Brendan Kergin, Arts & Entertainment Ω
Margaret Atwood’s Twitter profile is simple; one word sits alone on the line reserved for the biography.
All lower case, no grammar, a simple term to describe one of the most famous, celebrated, discussed and dissected personalities in Canadian culture and the written word.
For what many see as the icon for Canadian literature it may seem simple, but it is likely as to be as exact as anyone will get to describing Atwood.
As part of the Common Voices Lecture Series, TRUSU is bringing the lady of letters to the Campus Activity Centre’s Grand Hall Friday, Feb. 15.
“It’s very exciting, I think it’s wonderful that’s she’s coming to Kamloops. Her schedule is so busy that I think that the student union was very fortunate to entice her here,” said Thomas Freidman, a TRU literature professor and member of the Margaret Atwood Society.
While Atwood made her first big impact in 1969 with the novel The Edible Woman. Before that she had poetry published, but her first novel, started while she was teaching at UBC in Vancouver, is what introduced her to greater acclaim.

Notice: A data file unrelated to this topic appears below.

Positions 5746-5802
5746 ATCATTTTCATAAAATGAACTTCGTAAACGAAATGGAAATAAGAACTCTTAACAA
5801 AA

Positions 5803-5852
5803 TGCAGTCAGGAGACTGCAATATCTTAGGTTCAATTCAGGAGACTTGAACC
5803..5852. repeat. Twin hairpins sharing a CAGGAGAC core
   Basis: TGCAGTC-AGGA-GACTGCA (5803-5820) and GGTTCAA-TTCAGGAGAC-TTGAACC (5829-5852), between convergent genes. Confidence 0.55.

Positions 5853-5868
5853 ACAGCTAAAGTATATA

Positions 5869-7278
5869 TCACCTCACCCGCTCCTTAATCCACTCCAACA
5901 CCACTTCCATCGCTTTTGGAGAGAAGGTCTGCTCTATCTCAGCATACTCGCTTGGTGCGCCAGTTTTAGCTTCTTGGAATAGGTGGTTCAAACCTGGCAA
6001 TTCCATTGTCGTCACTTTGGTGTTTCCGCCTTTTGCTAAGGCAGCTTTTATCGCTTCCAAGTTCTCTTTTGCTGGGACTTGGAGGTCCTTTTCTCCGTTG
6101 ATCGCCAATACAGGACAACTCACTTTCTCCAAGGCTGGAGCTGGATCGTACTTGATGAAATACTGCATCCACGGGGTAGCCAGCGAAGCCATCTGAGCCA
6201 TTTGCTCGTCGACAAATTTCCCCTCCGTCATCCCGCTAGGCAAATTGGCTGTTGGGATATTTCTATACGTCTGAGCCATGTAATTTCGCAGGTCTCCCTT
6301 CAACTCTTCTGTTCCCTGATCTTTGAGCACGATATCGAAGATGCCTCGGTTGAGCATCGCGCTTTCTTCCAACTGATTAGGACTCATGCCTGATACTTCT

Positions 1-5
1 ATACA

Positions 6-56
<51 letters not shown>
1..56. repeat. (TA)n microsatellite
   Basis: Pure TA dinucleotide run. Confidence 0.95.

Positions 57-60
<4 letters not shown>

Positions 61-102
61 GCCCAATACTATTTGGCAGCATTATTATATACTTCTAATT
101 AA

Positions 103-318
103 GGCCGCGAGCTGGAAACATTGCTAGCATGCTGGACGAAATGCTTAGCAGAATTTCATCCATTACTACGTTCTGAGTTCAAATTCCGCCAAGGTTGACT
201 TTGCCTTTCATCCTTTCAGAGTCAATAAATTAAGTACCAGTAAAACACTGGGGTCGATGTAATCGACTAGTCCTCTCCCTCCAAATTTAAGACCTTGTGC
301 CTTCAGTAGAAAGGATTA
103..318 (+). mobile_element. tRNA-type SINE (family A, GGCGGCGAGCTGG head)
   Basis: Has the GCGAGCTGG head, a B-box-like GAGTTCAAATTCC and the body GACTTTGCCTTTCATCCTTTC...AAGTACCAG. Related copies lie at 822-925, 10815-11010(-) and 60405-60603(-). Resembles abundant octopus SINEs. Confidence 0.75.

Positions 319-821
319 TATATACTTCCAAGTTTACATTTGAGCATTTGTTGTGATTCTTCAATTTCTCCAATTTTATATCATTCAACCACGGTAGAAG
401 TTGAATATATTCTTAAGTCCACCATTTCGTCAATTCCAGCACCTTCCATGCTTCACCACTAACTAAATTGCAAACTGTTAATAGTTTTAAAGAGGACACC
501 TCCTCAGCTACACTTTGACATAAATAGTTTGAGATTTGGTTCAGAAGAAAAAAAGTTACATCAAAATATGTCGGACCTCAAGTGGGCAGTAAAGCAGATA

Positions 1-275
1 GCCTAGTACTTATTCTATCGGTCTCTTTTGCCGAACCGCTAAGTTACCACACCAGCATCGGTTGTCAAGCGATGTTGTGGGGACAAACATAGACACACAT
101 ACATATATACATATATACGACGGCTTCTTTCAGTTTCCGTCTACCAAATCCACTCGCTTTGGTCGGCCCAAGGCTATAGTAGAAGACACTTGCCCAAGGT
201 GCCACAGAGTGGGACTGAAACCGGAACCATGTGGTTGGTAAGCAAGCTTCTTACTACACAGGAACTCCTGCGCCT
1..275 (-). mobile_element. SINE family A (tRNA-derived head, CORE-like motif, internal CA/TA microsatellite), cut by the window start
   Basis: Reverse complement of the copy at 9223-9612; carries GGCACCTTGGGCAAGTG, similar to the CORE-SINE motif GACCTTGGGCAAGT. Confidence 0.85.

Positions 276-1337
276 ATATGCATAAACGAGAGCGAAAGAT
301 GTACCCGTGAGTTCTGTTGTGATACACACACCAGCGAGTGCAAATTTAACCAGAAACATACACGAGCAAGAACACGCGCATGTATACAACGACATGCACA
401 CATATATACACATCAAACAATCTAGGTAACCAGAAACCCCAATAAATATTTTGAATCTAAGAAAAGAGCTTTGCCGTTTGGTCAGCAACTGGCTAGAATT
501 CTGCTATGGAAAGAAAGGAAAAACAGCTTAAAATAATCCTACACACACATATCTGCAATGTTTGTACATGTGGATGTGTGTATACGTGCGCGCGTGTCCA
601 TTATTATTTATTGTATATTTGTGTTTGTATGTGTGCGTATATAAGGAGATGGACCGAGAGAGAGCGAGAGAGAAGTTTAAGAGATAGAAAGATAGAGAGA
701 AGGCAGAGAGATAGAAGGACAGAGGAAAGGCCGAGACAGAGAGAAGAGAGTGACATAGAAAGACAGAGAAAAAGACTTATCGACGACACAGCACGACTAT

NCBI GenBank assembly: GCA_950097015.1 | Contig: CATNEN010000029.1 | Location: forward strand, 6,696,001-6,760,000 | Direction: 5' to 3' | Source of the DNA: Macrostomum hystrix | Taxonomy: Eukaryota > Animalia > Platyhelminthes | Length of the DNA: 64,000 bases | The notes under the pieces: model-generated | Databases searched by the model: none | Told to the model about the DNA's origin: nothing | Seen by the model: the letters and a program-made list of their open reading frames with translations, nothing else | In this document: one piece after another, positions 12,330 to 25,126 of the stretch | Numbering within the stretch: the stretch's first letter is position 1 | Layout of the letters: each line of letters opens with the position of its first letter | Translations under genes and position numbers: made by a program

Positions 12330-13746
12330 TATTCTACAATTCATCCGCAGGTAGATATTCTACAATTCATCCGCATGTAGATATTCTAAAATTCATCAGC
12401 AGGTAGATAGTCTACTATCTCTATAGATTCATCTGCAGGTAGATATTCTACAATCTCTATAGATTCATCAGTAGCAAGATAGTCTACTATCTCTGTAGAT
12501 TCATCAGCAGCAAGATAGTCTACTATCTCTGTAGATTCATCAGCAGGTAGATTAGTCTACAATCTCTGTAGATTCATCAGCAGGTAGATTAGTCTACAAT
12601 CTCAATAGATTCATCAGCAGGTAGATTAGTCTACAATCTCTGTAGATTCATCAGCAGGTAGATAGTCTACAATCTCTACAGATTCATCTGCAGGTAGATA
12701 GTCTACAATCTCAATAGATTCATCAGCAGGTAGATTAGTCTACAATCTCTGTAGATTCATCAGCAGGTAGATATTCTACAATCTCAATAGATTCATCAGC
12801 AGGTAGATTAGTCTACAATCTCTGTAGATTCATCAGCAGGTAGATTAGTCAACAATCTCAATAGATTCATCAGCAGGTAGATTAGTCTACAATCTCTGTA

Since then she has been a prolific writer, with many works held in high regard by the literary world, including The Handmaid’s Tale (1985), which is often a part of Canadian high school English curriculums, and The Blind Assassin (2000), a winner of the prestigious Booker Prize.
However, she is not only a celebrated author, but also a noted commentator on society.
“I think her reputation, and this is another dimension of her, is as a social critic. She has been one of the most insightful critics of society, politics, religion, science; I find that role is something she has grown into,” Freidman said. “She’s become an advocate for a number of very important social issues.”
Those issues include promoting the use of libraries, bird conservation and working with the organization PEN International, a global community of writers.
“She’s been a really strong advocate for freedom of speech, particularly for people who she feels whose voices have to be heard, like poets and creative writers,” Freidman said.
As of Feb. 6 there were still a small number of tickets left according to TRUSU.
Updated Feb. 9, 2013 at 10:54 p.m. by copy/web editor.